In the third round, Gamboa (22-0, 16 KOs) opened cuts on the side of both of Farenas' eyes. Gamboa was dominating, but Farenas showed immense toughness. Gamboa scored another knockdown in the seventh, landing a stiff straight right hand that forced Farenas to touch his glove to the canvas.

In the ninth round, Gamboa was battering Farenas and looked like he might be on the verge of a stoppage when Farenas suddenly landed a left hand and dropped Gamboa to a knee. Gamboa was OK, but it brought the crowd alive.

After the knockdown, Gamboa, who suffered a cut near his left eye late in the fight, fought the rest of the fight quite cautiously, going the distance and winning handily on the scorecards.

"I thought it was a really close fight," Farenas said. "I thought I fought very well against one of the best fighters in the world."

Farenas (33-4-4, 26 KOs) saw his eight-fight winning streak come to an end and came up short in a title bout for the second consecutive fight. In July, he challenged Takashi Uchiyama for a world title in Japan, but the fight ended in a three-round technical draw after Uchiyama suffered a bad cut from an accidental head-butt and was unable to continue.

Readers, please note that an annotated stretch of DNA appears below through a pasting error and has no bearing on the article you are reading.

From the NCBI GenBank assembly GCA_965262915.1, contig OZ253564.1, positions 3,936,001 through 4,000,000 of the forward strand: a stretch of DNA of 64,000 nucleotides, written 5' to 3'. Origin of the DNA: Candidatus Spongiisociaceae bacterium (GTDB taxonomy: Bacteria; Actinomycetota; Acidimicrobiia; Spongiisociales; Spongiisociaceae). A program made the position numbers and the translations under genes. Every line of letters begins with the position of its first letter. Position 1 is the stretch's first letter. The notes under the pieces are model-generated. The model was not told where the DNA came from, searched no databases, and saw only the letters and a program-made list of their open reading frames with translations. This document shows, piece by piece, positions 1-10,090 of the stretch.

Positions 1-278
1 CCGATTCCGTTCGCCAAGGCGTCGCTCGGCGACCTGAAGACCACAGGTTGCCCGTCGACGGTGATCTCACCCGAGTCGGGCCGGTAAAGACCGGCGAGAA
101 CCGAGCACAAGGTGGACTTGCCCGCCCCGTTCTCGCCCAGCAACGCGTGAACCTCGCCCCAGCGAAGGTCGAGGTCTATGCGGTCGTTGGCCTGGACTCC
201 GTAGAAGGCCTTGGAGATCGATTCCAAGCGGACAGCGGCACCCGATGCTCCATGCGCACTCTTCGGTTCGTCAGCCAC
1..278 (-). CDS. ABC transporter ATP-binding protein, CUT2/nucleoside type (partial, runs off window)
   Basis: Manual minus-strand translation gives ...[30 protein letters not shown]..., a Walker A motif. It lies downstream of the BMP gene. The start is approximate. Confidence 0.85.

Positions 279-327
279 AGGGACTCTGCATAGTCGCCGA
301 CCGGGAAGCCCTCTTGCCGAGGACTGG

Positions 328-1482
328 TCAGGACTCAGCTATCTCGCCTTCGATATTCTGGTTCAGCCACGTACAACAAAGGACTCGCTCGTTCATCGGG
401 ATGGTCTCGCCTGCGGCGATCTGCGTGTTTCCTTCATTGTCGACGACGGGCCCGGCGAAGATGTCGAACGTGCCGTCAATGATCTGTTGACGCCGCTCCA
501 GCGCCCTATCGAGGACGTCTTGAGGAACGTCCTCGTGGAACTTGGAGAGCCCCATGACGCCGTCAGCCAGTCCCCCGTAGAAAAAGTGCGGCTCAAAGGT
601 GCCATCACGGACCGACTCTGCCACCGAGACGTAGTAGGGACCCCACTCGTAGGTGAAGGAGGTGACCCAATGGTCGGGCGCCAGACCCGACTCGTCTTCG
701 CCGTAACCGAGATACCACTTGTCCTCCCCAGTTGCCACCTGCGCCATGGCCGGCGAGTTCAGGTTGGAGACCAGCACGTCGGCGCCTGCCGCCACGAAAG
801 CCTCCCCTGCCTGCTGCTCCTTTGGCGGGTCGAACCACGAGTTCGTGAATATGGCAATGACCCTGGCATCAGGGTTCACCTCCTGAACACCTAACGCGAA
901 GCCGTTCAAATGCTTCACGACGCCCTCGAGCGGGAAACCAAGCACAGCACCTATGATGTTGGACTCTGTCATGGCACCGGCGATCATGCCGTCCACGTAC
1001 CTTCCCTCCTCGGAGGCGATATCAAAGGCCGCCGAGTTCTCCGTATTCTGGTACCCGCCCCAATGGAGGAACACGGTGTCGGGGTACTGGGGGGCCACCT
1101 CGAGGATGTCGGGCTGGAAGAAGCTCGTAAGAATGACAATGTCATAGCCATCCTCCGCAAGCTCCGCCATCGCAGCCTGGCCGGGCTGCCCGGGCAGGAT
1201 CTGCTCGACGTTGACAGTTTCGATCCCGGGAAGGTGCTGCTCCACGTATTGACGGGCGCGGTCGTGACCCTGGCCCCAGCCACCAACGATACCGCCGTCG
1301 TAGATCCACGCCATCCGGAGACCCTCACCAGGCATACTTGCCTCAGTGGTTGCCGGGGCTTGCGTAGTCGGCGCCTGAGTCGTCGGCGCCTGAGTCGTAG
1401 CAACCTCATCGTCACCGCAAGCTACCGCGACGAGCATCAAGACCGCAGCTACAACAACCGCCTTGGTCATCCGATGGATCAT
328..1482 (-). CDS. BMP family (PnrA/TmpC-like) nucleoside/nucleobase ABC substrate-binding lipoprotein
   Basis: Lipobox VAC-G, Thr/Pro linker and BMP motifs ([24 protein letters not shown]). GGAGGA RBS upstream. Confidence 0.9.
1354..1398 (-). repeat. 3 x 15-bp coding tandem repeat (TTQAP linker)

Vazquez routs Gesta

Miguel Angel Vazquez (33-3, 13 KOs) of Mexico easily retained his lightweight world title for the fifth time, scoring a landslide decision win against San Diego-based Filipino Mercito Gesta (26-1-1, 14 KOs) in a fight that was frustrating to watch and elicited booing from the crowd.

Vazquez won 119-109, 118-110, 117-111 in a snoozer. ESPN.com had it for Vazquez by shutout, 120-108. Vazquez is effective but doesn't make crowd-pleasing fights, and he was at it again against Gesta. He spent long chunks of the fight circling and picking his shots one at a time.

"The game plan was to box and keep him on the outside," Vazquez said. "It worked perfectly."

Gesta couldn't get inside to do what he wanted, which was to try to rough up Vazquez. It led to plenty of booing from the crowd.